Norfolk expert’s tips for avoiding laptop neck and backache while working at home

If you're working at a laptop for a prolonged period, it's advised to use a separate keyboard and mo

If you're working at a laptop for a prolonged period, it's advised to use a separate keyboard and mouse and put it on a stand so that it's at eye level. Picture: Getty Images/iStockphoto - Credit: Getty Images/iStockphoto

Chiropractor Andy Goddard from Anglia Chiropractic says micro-breaks are the key to avoiding pain and long term conditions.

Incorrect posture or equipment that isn't designed for office work can cause a wide range of aches a

Incorrect posture or equipment that isn't designed for office work can cause a wide range of aches and pains. Picture: Getty Images/iStockphoto - Credit: Getty Images/iStockphoto

While some people who have been working from home during the pandemic have been able to turn their spare rooms into offices, or even had outdoor offices built in their gardens, others in smaller dwellings and houseshares may have had to improvise and turn their kitchen table into a makeshift workstation.

And many of us have found the boundaries between work and home life becoming blurred and are putting in longer hours at their virtual office.

For some, it’s leading to an increase in problems such as neck ache – sometimes dubbed ‘laptop neck’ – and back ache.

Andy Goddard, clinic director of Anglia Chiropractic in Norwich, says that among his clients he has seen both the positive and negative sides of working from home.

You should move regularly during the working day to help prevent neck, shoulder and back pain. Pictu

You should move regularly during the working day to help prevent neck, shoulder and back pain. Picture: Getty Images/iStockphoto - Credit: Getty Images/iStockphoto


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Some have been able to move around more, which has improved their posture and decreased their pain levels, while others, who are perhaps working on furniture which hasn’t been specifically designed for that purpose, have reported the opposite.

Problems can include postural fatigue of muscles, lower and upper back and neck pains, headaches and migraines, disc problems and sciatica, shoulder impingement and RSI (repetitive strain injuries).

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“Since lockdown, it’s been interesting as we have seen people both people who are physically better – which is generally as a result of them being able to move around more, and fit some activity into their schedule meaning a decrease in their postural fatigue and general stiffness and pain levels,” says Andy. “On the other hand, many people have been sat with incorrect postures and ergonomics, which has increased their pain and stiffness.”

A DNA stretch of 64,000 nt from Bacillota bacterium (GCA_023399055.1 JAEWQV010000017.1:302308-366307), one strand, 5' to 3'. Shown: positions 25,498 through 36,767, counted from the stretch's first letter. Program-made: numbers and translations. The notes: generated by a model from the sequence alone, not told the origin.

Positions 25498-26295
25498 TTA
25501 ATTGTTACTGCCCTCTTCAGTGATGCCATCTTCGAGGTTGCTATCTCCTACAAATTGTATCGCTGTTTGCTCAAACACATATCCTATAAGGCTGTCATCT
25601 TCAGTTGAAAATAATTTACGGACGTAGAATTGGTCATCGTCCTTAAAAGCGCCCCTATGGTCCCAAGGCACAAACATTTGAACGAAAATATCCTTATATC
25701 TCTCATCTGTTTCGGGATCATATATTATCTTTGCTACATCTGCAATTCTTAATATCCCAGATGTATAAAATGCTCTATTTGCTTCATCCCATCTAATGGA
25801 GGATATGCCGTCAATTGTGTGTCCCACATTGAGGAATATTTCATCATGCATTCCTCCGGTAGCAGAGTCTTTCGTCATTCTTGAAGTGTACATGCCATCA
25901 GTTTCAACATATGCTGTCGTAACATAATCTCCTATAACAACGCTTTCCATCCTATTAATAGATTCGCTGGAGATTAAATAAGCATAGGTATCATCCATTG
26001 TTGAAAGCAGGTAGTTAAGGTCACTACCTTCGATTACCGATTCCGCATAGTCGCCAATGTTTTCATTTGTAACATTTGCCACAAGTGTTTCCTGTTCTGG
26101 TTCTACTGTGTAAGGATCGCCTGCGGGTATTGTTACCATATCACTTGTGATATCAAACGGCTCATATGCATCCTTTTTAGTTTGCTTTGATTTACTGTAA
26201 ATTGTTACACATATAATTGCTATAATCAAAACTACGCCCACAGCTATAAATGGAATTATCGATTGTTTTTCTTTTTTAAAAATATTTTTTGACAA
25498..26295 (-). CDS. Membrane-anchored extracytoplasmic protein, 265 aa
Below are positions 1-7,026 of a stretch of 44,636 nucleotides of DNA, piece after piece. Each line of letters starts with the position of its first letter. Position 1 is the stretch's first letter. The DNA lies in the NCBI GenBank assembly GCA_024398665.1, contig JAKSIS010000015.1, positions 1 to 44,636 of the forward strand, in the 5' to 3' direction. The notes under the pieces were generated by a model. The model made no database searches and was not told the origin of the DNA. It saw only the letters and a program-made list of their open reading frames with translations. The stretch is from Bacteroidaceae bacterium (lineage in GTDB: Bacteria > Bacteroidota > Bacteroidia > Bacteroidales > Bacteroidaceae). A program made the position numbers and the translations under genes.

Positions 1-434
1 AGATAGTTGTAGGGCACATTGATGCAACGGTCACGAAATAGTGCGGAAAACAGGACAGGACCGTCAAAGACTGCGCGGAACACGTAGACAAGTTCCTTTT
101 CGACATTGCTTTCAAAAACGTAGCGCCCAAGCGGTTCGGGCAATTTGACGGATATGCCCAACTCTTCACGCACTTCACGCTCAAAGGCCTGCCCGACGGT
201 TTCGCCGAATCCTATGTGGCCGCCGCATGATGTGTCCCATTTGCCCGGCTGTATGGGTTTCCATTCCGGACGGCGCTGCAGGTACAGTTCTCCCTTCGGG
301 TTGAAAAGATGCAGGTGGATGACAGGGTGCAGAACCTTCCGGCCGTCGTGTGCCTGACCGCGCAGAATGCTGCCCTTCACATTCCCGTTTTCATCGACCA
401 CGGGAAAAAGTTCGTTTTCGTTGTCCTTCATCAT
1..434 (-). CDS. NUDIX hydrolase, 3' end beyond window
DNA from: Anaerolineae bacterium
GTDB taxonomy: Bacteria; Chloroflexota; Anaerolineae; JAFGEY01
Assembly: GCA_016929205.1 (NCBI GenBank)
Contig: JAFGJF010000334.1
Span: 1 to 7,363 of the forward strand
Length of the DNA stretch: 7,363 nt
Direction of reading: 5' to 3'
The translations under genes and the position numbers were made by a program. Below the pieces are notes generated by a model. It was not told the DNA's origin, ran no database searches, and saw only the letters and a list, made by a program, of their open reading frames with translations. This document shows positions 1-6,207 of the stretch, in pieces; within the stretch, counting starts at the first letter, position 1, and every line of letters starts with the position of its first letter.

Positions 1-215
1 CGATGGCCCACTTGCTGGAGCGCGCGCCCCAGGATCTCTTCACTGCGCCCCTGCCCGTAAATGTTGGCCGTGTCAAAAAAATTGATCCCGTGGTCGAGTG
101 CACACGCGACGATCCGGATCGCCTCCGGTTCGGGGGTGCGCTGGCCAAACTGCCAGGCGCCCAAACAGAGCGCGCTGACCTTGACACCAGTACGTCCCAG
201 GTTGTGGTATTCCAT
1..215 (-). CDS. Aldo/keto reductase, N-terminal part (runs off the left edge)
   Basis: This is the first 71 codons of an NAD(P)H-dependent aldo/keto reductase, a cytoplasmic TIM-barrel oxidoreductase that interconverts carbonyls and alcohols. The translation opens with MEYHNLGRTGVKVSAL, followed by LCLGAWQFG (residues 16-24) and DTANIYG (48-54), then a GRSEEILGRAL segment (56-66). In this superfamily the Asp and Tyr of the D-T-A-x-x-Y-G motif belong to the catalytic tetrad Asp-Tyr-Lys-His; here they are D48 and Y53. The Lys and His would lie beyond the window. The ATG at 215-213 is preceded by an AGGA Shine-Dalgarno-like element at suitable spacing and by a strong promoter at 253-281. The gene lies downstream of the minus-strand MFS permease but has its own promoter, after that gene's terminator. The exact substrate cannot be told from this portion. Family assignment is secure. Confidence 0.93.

He continues: “Pain signals are the body’s warning sign, more like a buffer, telling us something may be wrong. There are two common methods of injury: a high load over a short and often fast period of time or lower or repetitive loads over a longer sustained periods of time.

“Muscles can hold a contraction (support) for a limited period of time before a gradual fatigue occurs. When this happens, an increased biomechanical loading of the joints, muscles and other soft tissue occurs, which can cause signals of pain. Also, if an underlying joint condition is present, an increase in flare ups of pain and stiffness can often occur.”

As well as awareness of your posture, it’s important that you have a good ergonomic set-up, he continues, ie that the equipment and furniture that you are using is specially designed to try and ensure that you are comfortable and supported while carrying out your day to day work tasks.

“The internet has a great deal of information on ergonomic work environment set-ups, but this does have some limitations,” says Andy. “As we are all different heights, weights and have different length of legs, etc, chair requirements and desk heights can actually vary between individuals. Many people are using a sit-stand desk, including myself, to help reduce cumulative stress and loading on our bodies.”

One of the most important things, says Andy, is to make sure that you move regularly.

“We normally recommend micro-breaks, changing positions, every 30 -40 minutes throughout the day where repetitive positions are sustained,” he says.

“Keeping gently active throughout the day is very important, as it helps to maintain strength, stability and flexibility – all of which are critical to our joint and soft tissue health and wellbeing.”

See the Anglia Chiropractic website at angliachiropractic.co.uk

For some simple exercises to help with your posture visit chiropractic-uk.co.uk/straighten-up-uk/

Avoiding laptop neck

Laptops have allowed many people who would usually be based in an office to work from home during the coronavirus pandemic. But the features which make a laptop portable can also make it tricky to adopt the right posture when using them, which in turn can cause back, neck and shoulder problems.

Here are some tips from the NHS for making your laptop safer and more comfortable to use:

Use a separate keyboard and mouse so that the laptop can be put on a stand and the screen opened at eye level.

Use your laptop on a stable base where there is support for your arms, and not on your lap.

Take regular breaks. If you’re moving, there’s a lot less stress on your muscles and joints.

Sit properly with lower back support, and ensure other desk equipment is within reach.

Get into good habits before the aching starts. Neck, shoulder and back problems gradually build up over time.

Source: nhs.uk

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